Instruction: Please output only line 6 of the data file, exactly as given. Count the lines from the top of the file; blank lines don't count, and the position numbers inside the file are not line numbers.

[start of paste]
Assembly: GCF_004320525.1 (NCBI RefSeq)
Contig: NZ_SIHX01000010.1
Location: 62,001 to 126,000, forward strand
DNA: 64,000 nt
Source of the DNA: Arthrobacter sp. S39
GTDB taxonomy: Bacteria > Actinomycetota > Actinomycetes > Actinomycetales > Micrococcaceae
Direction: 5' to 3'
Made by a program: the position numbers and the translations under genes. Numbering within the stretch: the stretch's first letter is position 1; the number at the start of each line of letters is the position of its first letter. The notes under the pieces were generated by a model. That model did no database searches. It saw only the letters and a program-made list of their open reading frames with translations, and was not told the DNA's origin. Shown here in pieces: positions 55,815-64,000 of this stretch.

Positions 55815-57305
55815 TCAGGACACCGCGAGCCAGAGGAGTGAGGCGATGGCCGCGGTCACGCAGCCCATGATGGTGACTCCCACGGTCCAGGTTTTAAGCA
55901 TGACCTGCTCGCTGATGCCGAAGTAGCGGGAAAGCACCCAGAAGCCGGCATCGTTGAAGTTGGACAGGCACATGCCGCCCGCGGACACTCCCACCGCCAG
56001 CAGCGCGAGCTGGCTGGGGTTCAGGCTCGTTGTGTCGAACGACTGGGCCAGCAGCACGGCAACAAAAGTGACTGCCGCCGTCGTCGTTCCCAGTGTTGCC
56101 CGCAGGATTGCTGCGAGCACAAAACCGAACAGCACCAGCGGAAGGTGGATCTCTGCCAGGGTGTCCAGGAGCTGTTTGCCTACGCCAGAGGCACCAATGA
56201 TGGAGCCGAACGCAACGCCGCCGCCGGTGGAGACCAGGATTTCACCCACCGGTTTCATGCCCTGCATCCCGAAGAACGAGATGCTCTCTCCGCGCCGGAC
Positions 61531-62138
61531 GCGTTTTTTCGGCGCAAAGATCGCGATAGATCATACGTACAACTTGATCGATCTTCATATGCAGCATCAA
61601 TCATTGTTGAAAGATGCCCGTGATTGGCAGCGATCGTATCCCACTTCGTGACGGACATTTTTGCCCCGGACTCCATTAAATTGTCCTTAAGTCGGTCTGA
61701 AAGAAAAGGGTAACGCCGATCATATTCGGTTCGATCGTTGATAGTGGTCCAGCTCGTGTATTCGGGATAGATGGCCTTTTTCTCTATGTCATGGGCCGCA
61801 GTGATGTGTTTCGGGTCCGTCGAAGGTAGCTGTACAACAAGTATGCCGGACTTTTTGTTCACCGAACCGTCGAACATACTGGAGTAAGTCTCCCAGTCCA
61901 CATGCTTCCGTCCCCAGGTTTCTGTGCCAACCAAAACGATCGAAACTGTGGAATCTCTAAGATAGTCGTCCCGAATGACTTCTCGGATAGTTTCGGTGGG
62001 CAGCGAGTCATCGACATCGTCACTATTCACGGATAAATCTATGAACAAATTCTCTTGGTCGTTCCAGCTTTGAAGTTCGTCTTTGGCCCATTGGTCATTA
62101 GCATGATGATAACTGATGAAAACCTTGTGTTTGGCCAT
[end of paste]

GTDB taxonomy: Bacteria > Actinomycetota > Actinomycetes > Actinomycetales > Micrococcaceae